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Greetings from We Care, Inc. 04-12-17

“...Don’t feel sorry for yourself, really try to do things for others. Not only is it just the right thing to do, it’s what God wants you to do. Especially if they can’t do for themselves. If you went to look back and rate your life, rate it by how many total strangers you’ve gone beyond just being nice to. Try to ease a burden they were having to bear, even if it’s just for a few seconds. You know what the Big Man upstairs says, ‘Give till it hurts! (And then some). Love thy neighbor as you would love yourself.”

Well, it’s no joke. When I started trying to live my life by that rule everything in my life got better. Try doing something for someone you don’t even know and tell no one about it, not even your own friends (if you tell them) you only tell them so they will think, “oh, what a good person you are.” That taints the whole gesture because it makes the gift all about you. Expect nothing in return. That is the only way to truly give. Only then will you feel the true joy of giving. The mistakes of the past (some of which have cost me a lot mentally, physically and spiritually) have shaped all of my tomorrows. I think that going through these hardships made me grow mentally and spiritually into a fairly wise, well-rounded, pretty good guy. Considering the past I consider life to be a wonderful blessing!”

No, I didn’t write this, but I could have. I have expressed my feelings about anonymous giving many times. I found the above on John Sumner’s FB page under “about” after he had left me.

I was pushing him down the hall at the hospital one day as the cancer grew worse and as we left his room he noticed a sign on the room next to him that was in red and said something to the effect of, “Isolation. No visitors.” He asked a nurse why she couldn’t have visitors and she said she was being treated with radiation and it was very harmful and you had to have special clothing to enter her room. He said, “She must get awfully lonely in there with no visitors.” When we got back to the room he asked for a pencil and paper. On it he wrote, “Hey, I’m your neighbor next door. I just wanted to tell you somebody loves you and hang in there.” And he sent it in with a nurse.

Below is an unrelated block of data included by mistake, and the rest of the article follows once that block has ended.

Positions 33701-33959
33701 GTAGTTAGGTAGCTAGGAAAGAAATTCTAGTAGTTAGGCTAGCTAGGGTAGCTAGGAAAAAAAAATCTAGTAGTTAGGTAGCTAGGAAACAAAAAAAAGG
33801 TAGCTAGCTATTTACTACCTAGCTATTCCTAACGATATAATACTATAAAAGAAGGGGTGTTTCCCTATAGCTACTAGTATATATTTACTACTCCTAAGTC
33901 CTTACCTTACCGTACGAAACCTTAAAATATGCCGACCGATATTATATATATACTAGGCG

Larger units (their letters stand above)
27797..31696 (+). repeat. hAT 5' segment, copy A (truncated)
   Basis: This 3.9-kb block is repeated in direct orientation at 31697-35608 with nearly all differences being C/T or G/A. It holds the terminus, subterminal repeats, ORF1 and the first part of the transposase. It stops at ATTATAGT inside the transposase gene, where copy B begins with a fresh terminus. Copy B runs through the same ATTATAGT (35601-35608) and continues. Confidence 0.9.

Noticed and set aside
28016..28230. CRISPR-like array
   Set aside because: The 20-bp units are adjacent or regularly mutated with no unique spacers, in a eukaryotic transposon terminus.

I asked the nurse if there was some special little gift he could send in to her and she said nothing could leave the room with her but she suggested lemon drops. So the next day lemon drop and another note it was.

I could get up in the morning and read this and think I wrote it myself. John was truly my soul mate. Our minds ran on the same track. We butted heads often and hard but when it got down to the spiritual we were the same.

Reading this gives me peace in these days of sorrow. I now he knew what our Savior wanted of us and in his last years he tried to live his life for the Lord. Over and over people have told me things he did for them if it was nothing but listen to their heartaches or give them a Bible, talk to them about the Lord.

I raised two wonderful children. Both were always generous and caring and we loved and respected each other. They learned the important things.

And now I’ll try to stop crying.


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